*(MTR.2.1, MTR.5.1).* - Dividing a negative by a negative can be interpreted as was done when dividing a whole number by a whole number.
- For example, −8 divided by −4 can be interpreted as “How many groups of -4 are in −8,” or as “What is the opposite of the size of the group that you get if you divide a group of −8 into 4 parts?”.

- Division should be shown using the ÷ symbol when written horizontally and a fraction bar when written vertically.
- If an integer divided by an integer results in a rational number quotient, the quotient can be written as a fraction or as a decimal
*(MTR.3.1).* - Multiplication and division with integers are inverse relationships resulting in related equations
*(**MTR.3.1*,*MTR.5.1*). - Students should develop fluency with and without the use of a calculator when performing operations with integers.
- Instruction includes rewriting negative fractions using the division symbol and grouping symbols.
- The teacher can refer to the negative sign as “the opposite of” to represent the entire quotient is the opposite of its positive value, which will be negative.
- For example, −$\frac{\text{50}}{\text{10}}$ = −(50 ÷ 10) which is equivalent to −(5), which is equivalent to −5.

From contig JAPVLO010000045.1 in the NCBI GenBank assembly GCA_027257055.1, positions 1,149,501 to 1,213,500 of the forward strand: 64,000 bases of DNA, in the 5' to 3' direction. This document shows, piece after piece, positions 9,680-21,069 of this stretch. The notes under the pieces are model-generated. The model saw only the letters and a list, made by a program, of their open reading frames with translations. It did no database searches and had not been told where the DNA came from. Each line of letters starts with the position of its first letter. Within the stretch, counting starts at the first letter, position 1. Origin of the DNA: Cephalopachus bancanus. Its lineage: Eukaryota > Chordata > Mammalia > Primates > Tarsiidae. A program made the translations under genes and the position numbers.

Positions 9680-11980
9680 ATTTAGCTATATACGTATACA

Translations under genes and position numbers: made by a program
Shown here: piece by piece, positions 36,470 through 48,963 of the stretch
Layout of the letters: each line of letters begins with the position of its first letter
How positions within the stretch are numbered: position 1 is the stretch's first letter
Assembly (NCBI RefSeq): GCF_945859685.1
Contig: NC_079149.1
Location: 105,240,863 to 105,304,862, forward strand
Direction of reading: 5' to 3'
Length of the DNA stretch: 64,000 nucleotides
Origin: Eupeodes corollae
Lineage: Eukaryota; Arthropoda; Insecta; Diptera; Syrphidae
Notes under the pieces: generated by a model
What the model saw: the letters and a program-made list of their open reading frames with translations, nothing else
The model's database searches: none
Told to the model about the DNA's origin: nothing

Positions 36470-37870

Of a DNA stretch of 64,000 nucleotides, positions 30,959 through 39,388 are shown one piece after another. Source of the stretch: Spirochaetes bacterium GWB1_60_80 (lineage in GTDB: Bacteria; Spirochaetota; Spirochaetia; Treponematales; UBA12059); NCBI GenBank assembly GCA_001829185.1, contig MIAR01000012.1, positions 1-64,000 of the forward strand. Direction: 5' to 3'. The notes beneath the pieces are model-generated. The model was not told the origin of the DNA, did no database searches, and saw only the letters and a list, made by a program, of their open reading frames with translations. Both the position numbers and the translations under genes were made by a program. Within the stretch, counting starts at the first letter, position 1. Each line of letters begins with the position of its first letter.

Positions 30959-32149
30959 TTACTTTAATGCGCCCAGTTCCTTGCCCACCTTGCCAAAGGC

- The teacher can refer to the negative sign as multiplying by −1.
- For example, −$\frac{\text{50}}{\text{10}}$ = −1($\frac{\text{50}}{\text{10}}$) which is equivalent to − 1(50 ÷ 10), which is equivalent to −1(5), which is equivalent to −5.

- The teacher can make connections to the properties of operations (Appendix D).
- For example, −$\frac{\text{50}}{\text{10}}$ = −1($\frac{\text{50}}{\text{10}}$) which is equivalent to − 1(50 ÷ 10), which is equivalent to (−50) ÷ 10, which is equivalent to −5.
- For example, −$\frac{\text{50}}{\text{10}}$ = −1 ($\frac{\text{50}}{\text{10}}$) which is equivalent to − 1(50 ÷ 10), which is equivalent to 50 ÷ (−10), which is equivalent to −5.

- The teacher can refer to the negative sign as “the opposite of” to represent the entire quotient is the opposite of its positive value, which will be negative.

### Common Misconceptions or Errors